"Would male and female bloggers appear to write differently, if blog type were held constant?" SLIS professor Susan Herring with SLIS and Informatics associate professor John Paolillo addressed this question in their recently published paper:
Herring, S.C., and Paolillo, J.C. (2006). Gender and genre variation in weblogs. Journal of Sociolinguistics, 10(4), 439-459.
A relationship among language, gender, and discourse genre has previously been observed in informal, spoken interaction and formal, written texts. This study investigates the language/gender/genre relationship in weblogs, a popular new mode of computer-mediated communication (CMC). Taking as the dependent variables stylistic features identified in machine learning research and popularized in a Web interface called the Gender Genie, a multivariate analysis was conducted of entries from random weblogs in a sample balanced for author gender and weblog sub-genre (diary or filter). The results show that the diary entries contained more 'female' stylistic features, and the filter entries more 'male' stylistic features, independent of author gender. These findings problematize the characterization of the stylistic features as gendered, and suggest a need for more fine-grained genre analysis in CMC research. At the same time, it is observed that conventional associations of gender with certain spoken and written genres are reproduced in weblogs, along with their societal valuations.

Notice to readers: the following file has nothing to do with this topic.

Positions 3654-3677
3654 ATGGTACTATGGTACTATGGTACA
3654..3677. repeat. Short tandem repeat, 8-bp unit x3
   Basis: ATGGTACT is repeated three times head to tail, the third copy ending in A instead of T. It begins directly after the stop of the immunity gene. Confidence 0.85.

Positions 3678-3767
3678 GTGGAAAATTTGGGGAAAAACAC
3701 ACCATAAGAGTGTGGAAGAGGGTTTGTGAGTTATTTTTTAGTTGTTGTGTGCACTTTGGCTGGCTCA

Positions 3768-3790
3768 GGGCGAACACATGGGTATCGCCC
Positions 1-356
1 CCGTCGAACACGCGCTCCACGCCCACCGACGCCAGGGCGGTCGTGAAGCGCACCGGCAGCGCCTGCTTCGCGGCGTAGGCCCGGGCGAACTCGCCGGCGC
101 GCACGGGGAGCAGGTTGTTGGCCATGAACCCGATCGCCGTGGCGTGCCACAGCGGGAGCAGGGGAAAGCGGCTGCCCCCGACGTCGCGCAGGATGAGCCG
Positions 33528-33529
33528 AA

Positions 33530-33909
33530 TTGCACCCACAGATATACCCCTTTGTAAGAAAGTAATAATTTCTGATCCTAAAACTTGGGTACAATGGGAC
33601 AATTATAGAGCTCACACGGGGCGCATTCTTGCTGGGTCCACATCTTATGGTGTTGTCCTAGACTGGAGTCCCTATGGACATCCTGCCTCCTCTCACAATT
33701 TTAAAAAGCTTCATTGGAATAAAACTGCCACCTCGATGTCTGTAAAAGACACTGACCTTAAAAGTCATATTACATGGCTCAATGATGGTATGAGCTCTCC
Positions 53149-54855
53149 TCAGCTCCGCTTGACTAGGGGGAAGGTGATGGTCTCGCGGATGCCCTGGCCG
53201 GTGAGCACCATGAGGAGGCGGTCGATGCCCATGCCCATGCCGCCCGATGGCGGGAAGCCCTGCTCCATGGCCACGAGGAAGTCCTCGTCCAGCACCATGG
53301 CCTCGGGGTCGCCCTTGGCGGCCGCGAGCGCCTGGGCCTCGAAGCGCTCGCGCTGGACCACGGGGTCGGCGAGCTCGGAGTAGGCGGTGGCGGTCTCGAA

Posted September 07, 2006